Architect Francisco Pardo has come up with an interesting plan for the renovation/reconstruction of a building, Havre 77, in Colonia Juárez, Mexico City.
The building, or rather, the whole district, has seen some ups and downs over its history; Colonia Juárez is now a very central, vital neighbourhood, a tourist attraction in the city. At the beginning of the 20th century, when the building the architects worked on was first constructed, it was one of the city’s most exclusive, high-class neighbourhoods, but it was destroyed by revolution and by two natural disasters, the earthquakes of 1957 and 1985.
Francisco Pardo’s plan, produced in partnership with architect Julio Amezcua, was intended to restore the building and reactivate the fabric of the city. The architects built "an ideal prosthesis" to replace the destroyed part of the building, using materials such as steel and concrete to make the new construction instantly recognisable as separate from the old one, which they restored and preserved with an evocatively decadent air.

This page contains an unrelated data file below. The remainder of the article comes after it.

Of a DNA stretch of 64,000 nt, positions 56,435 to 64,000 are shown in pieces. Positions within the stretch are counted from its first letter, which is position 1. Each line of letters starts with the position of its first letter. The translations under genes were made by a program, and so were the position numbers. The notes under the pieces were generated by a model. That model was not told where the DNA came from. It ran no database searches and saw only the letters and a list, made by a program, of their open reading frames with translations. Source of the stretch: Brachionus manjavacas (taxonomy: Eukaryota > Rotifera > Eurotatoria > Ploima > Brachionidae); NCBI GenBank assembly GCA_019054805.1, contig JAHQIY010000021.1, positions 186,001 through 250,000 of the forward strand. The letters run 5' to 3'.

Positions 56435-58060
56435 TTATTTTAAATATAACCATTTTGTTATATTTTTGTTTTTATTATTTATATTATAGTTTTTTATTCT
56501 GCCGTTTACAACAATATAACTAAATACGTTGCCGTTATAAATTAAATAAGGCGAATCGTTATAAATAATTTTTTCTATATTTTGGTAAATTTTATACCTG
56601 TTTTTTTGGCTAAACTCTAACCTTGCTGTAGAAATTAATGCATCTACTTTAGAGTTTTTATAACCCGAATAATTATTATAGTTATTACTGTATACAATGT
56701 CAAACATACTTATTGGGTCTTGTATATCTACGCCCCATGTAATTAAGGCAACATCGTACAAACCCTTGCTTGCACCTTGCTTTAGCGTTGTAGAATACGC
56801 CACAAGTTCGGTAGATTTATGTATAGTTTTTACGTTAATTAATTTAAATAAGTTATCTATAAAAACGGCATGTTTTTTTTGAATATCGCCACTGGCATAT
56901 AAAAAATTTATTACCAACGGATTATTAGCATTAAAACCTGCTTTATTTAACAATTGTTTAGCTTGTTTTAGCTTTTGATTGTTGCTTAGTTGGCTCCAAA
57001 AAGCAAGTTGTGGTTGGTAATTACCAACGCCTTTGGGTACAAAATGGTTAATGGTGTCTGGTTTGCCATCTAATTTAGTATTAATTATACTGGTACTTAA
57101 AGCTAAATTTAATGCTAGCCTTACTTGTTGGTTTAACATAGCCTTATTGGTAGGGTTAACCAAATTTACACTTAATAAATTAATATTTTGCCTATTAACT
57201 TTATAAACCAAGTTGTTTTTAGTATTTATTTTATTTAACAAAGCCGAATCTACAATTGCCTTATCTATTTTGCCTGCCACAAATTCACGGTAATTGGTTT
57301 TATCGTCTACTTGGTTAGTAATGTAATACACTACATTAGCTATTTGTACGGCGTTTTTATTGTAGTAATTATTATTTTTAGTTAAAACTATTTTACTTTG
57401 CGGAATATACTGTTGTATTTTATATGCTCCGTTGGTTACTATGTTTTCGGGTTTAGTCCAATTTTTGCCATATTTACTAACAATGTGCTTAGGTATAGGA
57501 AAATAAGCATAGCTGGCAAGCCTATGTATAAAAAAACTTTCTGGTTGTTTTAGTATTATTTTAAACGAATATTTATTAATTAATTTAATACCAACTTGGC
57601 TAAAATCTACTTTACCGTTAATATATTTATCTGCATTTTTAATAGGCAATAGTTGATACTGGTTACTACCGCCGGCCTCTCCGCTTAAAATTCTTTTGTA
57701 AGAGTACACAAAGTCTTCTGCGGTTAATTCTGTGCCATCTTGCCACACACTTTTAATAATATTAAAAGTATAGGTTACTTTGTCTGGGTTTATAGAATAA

The new construction stands alongside the old in the upper part, with a roof that rises above it and integrates it into its own structure. To the architect, the meaning of all this is to change the district’s DNA with the intention of reclaiming abandoned spaces with projects that heal this fractured neighbourhood while encouraging initiatives that underline the potential of the community, often neglected in the city centre.
The project also has a social/humanitarian side, for the renovated building will host co-working and office spaces as well as two restaurants (French and Japanese).
Project: Francisco Pardo Arquitecto, con Julio Amezcua
Location: Mexico City
Images courtesy of Francisco Pardo, photo by Diana Arnau